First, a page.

Resistance training is great. I go on and on about it.
But it does have the potential to cause trouble. There are many people (including yours truly) who have removed themselves, temporarily and permanently, from the exercise game through silly and avoidable mistakes.
Beyond the problem of too much, too often most of these issues are caused by exposing the body to excessive force.
An obvious culprit would be trying to lift a weight which is too heavy. A less obvious culprit is trying to lift a weight too fast.
During a fast or explosive repetition there is a big surge in force production at the beginning of the exercise followed by a complete drop-off as momentum does the rest.
During a slow, controlled repetition your muscles produce just enough force to move the resistance creating more stable and constant tension throughout the exercise.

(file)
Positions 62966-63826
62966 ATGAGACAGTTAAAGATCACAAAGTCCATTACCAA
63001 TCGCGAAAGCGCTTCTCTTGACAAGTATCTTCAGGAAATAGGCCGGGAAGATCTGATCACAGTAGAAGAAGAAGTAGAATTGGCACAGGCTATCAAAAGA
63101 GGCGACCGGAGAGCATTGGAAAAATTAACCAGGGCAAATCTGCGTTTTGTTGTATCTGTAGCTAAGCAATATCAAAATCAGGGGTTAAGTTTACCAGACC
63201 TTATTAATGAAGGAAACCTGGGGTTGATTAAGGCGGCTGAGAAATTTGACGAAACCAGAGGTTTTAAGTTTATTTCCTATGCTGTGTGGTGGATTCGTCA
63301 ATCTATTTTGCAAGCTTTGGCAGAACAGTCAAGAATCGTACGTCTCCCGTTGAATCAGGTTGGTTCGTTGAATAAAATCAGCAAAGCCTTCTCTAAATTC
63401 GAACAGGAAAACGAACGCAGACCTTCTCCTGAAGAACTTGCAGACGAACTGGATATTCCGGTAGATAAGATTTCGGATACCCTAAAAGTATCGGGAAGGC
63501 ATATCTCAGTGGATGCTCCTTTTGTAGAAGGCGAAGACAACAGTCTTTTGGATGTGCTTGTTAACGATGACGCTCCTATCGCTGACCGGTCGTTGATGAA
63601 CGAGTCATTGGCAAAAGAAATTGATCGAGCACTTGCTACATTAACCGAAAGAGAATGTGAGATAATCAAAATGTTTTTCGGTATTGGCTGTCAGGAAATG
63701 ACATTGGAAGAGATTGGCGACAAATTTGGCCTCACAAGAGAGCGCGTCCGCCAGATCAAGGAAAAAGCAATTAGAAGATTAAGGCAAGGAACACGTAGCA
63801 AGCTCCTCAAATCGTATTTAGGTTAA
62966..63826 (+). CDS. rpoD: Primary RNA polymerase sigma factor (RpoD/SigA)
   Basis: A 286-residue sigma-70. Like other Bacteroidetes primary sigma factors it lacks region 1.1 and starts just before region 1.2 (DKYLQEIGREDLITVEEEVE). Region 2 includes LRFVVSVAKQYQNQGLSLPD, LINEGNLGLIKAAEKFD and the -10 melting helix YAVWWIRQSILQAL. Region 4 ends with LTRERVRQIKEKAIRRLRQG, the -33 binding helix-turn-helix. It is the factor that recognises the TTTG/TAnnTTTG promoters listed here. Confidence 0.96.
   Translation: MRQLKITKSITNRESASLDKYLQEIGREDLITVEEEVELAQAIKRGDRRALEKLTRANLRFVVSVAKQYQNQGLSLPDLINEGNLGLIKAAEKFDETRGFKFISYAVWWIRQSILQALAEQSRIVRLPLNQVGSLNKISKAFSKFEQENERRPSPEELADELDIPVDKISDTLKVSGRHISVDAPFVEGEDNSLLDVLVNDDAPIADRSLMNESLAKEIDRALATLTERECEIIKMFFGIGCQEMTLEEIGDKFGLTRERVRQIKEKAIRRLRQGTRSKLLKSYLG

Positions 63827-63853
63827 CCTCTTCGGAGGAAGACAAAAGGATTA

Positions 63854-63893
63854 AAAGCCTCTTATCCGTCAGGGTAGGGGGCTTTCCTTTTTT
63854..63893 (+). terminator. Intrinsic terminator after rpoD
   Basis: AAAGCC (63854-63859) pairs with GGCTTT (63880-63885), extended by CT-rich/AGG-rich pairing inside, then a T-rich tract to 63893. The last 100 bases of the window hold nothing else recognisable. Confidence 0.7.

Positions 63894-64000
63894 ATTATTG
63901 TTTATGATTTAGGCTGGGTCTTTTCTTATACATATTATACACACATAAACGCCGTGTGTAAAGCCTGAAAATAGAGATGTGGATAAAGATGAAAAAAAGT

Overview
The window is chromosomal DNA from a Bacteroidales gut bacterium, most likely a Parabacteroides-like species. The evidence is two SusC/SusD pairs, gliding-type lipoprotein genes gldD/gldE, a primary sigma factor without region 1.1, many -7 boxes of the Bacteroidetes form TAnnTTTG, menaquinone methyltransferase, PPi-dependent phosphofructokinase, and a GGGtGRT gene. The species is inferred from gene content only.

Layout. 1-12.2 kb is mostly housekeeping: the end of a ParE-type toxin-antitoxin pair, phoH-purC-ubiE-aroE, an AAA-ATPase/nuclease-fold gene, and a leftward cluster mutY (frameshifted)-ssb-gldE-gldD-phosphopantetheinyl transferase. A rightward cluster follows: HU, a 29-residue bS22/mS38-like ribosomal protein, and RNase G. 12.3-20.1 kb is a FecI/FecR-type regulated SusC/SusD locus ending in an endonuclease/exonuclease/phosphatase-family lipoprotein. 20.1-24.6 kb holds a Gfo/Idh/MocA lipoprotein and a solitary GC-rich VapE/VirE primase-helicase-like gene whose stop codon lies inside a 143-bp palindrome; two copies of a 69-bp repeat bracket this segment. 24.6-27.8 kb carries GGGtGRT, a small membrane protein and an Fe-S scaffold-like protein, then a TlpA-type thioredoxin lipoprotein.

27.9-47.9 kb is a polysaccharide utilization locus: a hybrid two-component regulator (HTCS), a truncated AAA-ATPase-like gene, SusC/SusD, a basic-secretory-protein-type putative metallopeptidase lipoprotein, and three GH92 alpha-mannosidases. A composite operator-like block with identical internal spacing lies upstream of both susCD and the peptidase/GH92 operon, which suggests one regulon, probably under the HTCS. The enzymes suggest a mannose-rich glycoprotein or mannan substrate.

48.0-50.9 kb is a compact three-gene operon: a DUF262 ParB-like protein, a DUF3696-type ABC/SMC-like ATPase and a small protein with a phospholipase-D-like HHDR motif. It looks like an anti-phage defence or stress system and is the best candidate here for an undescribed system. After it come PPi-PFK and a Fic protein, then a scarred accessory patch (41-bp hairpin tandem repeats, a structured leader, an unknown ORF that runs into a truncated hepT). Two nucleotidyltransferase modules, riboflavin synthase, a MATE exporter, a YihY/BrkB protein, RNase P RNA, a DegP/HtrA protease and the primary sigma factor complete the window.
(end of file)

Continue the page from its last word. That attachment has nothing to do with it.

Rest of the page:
The net result is your muscles do more meaningful work and your connective tissues are protected from large fluctuations in force.
This simple switch has been a game-changer for keeping my body healthy.
How slow is slow? There isn’t a one size fits all answer but after a decade of watching people train it’s probably slower than you are currently going.
Gradually apply force until you start moving the resistance, ensure slow and smooth turnarounds, lower the resistance under control. Only as your muscles reach exhaustion should you try to increase speed during the positive portion of the exercise. By this point you will be too tired to hurt yourself with large surges in force as your muscles simply won't be able to produce it.
Try it and see.